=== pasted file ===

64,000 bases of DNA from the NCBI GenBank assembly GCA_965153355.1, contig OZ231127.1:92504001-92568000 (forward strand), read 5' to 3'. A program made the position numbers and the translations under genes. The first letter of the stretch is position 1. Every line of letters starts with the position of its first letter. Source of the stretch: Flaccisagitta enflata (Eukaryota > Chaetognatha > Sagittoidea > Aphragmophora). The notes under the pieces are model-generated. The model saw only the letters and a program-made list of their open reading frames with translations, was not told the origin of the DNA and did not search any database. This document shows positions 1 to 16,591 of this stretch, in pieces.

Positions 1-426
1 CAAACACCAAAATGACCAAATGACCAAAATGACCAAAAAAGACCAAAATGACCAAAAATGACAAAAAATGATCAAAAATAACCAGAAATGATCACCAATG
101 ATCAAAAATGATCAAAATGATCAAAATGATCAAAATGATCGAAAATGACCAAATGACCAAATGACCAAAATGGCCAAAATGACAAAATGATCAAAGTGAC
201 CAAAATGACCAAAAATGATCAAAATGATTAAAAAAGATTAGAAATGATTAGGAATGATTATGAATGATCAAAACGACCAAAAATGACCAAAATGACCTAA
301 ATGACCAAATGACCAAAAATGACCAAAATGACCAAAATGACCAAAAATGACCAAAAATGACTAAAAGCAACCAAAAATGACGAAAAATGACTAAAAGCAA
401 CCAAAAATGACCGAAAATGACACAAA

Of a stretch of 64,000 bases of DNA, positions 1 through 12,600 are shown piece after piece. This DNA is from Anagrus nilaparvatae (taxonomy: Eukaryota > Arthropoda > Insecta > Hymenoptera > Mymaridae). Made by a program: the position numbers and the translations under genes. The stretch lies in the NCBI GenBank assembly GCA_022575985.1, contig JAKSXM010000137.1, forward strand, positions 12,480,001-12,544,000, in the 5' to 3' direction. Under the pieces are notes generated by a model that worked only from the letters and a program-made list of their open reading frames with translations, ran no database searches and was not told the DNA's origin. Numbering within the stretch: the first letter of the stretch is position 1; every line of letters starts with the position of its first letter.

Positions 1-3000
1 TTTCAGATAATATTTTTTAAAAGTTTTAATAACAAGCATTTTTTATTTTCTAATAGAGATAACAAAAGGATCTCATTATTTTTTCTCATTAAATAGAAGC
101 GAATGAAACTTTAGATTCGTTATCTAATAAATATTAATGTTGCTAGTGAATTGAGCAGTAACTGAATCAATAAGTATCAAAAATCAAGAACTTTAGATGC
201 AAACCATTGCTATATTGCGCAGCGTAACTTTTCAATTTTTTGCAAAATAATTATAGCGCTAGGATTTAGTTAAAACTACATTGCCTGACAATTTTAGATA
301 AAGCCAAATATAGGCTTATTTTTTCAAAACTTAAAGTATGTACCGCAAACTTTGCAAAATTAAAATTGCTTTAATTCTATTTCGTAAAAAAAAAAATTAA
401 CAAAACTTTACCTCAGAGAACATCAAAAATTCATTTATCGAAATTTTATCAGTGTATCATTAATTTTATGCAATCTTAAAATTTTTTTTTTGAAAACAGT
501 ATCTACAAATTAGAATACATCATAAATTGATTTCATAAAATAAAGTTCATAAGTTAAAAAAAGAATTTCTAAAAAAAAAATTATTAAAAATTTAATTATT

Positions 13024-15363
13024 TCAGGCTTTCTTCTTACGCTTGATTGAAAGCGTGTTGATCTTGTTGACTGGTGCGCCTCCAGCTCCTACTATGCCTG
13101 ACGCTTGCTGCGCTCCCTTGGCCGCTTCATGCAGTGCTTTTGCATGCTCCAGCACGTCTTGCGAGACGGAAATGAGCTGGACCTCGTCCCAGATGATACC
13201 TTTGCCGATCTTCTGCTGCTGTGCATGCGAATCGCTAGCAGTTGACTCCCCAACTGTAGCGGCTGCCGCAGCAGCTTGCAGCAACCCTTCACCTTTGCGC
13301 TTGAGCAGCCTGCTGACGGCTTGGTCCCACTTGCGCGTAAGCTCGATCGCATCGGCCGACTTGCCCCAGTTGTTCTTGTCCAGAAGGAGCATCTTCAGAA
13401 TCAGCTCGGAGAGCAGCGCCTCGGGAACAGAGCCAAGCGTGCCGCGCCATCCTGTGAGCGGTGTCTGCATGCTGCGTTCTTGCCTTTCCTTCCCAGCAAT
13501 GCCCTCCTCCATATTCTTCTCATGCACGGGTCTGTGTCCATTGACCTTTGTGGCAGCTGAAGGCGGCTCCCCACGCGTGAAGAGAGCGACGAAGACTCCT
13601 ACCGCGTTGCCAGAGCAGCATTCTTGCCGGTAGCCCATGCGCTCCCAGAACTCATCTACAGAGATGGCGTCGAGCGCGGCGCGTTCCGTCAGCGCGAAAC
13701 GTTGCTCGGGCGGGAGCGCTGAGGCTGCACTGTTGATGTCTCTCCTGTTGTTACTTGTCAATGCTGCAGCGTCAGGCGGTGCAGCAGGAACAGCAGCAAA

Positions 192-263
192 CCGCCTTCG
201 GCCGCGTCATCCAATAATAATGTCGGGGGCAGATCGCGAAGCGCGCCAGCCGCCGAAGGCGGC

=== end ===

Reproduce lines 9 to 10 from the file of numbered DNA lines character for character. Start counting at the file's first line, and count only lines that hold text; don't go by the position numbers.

Positions 1-3000
1 TTTCAGATAATATTTTTTAAAAGTTTTAATAACAAGCATTTTTTATTTTCTAATAGAGATAACAAAAGGATCTCATTATTTTTTCTCATTAAATAGAAGC